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Any way to get around the one year rule for travel in IRS Publication 463?

irs publication 463I run a consulting business and my w2 employees are often times on contracts which extend beyond one year. They travel to the client site most weeks and incur anywhere from a few hundred dollars a week to $2000 a week. Most employees use their personal cards for all travel expenses and we reimburse them. We do not withhold any taxes on this money and do not report it as income on their w2s. These expenses are also billed to our clients and reimbursed to us which we pay no taxes on as they zero out the expenses we pay to the employees.

The issue is according to the IRS pub 463, once the duration goes over one year or once we learn of the contract going over one year, we must start withholding taxes. To do that, we must increase the reimbursement to our employees so they don't feel the impact of this tax burden, and in turn, increase our rate to our clients to offset our increased costs.

Is there any way around this? Can we have the contract not state the individual employee's name? Can we have our employees' use corporate credit cards so that we're not reimbursing them and therefore have nothing to tax? Just trying to find a way around this b/c I feel like IRS pub 463 unfairly increases our customers' costs and adds complex calculations to our accounting dept to figure out the formulas for offsetting these increases.

Thanks!

Answers

Anonymous
(Accounting Manager) |

Do you misread the Pub? Would the text below not apply to your W2 employees?

"Who does not need to use this publication:

Partnerships, corporations, trusts, and employers who reimburse their employees for business expenses should refer to their tax form instructions and chapter 11 of Publication 535, Business Expenses, for information on deducting travel, meals, and entertainment expenses.

If you are an employee, you will not need to read this publication if all of the following are true.

•You fully accounted to your employer for your work-related expenses.
•You received full reimbursement for your expenses.
•Your employer required you to return any excess reimbursement and you did so.
•There is no amount shown with a code “L” in box 12 of your Form W-2, Wage and Tax Statement.

If you meet all of these conditions, there is no need to show the expenses or the reimbursements on your return."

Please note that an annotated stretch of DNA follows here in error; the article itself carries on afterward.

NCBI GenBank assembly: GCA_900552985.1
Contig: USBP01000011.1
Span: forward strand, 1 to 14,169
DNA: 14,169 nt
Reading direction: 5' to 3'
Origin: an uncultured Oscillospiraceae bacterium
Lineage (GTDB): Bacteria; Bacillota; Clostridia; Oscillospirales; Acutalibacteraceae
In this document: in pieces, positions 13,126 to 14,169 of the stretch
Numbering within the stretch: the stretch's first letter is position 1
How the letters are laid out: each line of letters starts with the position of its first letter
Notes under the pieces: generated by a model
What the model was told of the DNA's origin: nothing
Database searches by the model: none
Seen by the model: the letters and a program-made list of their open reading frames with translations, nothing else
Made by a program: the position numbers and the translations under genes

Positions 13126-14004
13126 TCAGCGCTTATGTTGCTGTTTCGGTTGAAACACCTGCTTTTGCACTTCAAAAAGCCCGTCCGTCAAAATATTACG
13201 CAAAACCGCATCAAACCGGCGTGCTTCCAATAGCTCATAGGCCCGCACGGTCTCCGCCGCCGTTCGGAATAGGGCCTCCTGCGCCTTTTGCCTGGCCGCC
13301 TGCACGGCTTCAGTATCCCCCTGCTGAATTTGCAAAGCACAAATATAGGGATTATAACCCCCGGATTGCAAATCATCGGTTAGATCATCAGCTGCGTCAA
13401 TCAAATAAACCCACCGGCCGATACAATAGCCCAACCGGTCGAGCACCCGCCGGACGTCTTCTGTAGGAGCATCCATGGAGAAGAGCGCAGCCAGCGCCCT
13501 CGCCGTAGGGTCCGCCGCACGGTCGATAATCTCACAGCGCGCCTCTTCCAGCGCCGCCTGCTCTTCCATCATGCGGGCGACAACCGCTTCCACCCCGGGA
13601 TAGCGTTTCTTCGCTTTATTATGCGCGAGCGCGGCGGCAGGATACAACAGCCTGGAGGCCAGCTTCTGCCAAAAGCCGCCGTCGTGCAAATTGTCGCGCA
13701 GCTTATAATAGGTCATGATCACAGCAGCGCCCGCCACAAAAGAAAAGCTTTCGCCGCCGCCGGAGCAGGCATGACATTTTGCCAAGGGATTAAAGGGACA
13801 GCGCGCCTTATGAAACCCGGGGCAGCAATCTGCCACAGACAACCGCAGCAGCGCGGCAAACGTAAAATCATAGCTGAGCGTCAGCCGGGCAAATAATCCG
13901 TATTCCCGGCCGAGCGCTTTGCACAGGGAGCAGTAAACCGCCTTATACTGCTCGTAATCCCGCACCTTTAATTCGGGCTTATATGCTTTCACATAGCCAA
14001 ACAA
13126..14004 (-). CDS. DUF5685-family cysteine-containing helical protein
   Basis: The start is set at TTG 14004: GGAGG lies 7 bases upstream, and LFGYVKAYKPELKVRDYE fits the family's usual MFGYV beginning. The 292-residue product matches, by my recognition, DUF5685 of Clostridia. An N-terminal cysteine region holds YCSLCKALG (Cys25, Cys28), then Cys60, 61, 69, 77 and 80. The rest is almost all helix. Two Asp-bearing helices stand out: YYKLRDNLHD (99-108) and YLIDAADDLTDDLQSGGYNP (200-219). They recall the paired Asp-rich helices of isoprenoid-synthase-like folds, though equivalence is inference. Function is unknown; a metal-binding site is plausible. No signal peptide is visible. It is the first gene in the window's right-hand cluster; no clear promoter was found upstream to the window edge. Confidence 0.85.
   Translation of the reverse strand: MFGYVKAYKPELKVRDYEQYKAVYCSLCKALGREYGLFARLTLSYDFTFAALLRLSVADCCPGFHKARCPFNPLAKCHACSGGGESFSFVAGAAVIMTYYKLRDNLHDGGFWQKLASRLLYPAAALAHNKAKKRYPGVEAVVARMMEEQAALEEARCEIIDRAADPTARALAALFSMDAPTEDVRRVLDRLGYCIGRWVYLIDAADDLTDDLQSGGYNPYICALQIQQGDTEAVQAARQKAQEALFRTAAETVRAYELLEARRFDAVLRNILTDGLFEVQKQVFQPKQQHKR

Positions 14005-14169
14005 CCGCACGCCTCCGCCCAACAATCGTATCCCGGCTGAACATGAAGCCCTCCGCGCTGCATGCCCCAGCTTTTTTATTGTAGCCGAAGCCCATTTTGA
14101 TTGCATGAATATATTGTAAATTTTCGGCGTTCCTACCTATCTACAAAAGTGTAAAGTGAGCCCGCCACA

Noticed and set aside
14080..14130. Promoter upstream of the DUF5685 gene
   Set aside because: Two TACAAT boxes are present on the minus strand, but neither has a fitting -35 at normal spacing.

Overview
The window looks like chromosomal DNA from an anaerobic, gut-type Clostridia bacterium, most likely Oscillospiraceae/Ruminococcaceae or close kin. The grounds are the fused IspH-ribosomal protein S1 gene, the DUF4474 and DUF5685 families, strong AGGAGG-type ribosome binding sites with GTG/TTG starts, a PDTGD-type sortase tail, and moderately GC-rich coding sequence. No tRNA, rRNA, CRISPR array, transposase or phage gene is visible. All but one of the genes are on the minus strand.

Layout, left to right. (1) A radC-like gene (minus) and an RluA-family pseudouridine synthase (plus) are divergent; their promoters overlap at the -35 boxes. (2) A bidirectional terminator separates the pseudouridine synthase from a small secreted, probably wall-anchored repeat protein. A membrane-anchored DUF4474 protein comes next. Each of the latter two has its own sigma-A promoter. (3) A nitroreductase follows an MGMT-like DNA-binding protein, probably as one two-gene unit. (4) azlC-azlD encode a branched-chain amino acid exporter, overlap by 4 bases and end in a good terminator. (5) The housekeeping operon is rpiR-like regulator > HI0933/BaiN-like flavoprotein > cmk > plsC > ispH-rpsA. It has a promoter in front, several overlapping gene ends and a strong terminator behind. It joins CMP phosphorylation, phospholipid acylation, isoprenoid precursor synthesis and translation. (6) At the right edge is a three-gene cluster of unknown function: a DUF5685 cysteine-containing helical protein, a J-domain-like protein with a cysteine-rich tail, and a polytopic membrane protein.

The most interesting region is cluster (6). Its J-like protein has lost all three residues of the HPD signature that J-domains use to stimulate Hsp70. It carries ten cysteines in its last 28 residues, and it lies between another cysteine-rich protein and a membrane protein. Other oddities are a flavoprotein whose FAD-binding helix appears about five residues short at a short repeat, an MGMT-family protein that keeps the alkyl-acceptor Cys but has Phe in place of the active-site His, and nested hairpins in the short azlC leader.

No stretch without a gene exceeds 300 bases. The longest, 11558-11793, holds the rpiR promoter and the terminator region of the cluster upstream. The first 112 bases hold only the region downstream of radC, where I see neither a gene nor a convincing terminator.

michael j. gasiewicz
Title: CONTROLLER
Company: ZENGER BONCRAFT, INC.
(CONTROLLER, ZENGER BONCRAFT, INC.) |

I will state up-front I am not a tax specialist, but this is how it appears to me...

As with all tax regulations, read and interpret the wording in the publications carefully. IRS Pub 463 states as a guide the "realistic expectation" of being at the indefinite location, even if it does not actually last 1 year. The issue is that the job assignment location becomes the employee's 'tax home' if the project can be 'reasonably expected' to last one year or so, or later extends beyond one year by customer request. That makes the travel / lodging / meal expenses non-deductible by the employee on Form 2106 or becomes W-2 income to them if reimbursed by the employer. IRS Pub. 521 {Moving Expenses} may then be applicable to the employee. Whether the employee's name is on the contract or not is most likely irrelevant. And using a corporate-issued credit card may simply make the expenses non-deductible by the company for tax purposes because of the 'realistic expectation' concept.

You may also have issues with the various state withholdings, worker's comp, unemployment insurance, etc. in the 'tax home' state. Foreign travel is a whole other ball game.

I * FULLY * recommend you consult your tax accountant or contact one of the Proformative members who is a tax specialist on this and carefully explain the scenarios you are experiencing, how long this has been happening, and your options.

If you would be so kind I would like to read what the tax specialist determines.

Wray Rives
Title: CPA CGMA
Company: Rives CPA PLLC
(CPA CGMA, Rives CPA PLLC) |

Unfortunately there is not really any legitimate way around the "one year rule". The IRS has consistently taken a very firm stand that travel reimbursements become taxable income at the point the job is reasonably expected to exceed one year. They have even taken a hard line stance that one year does not necessarily mean 365 consecutive days, so short term breaks do not restart the clock.

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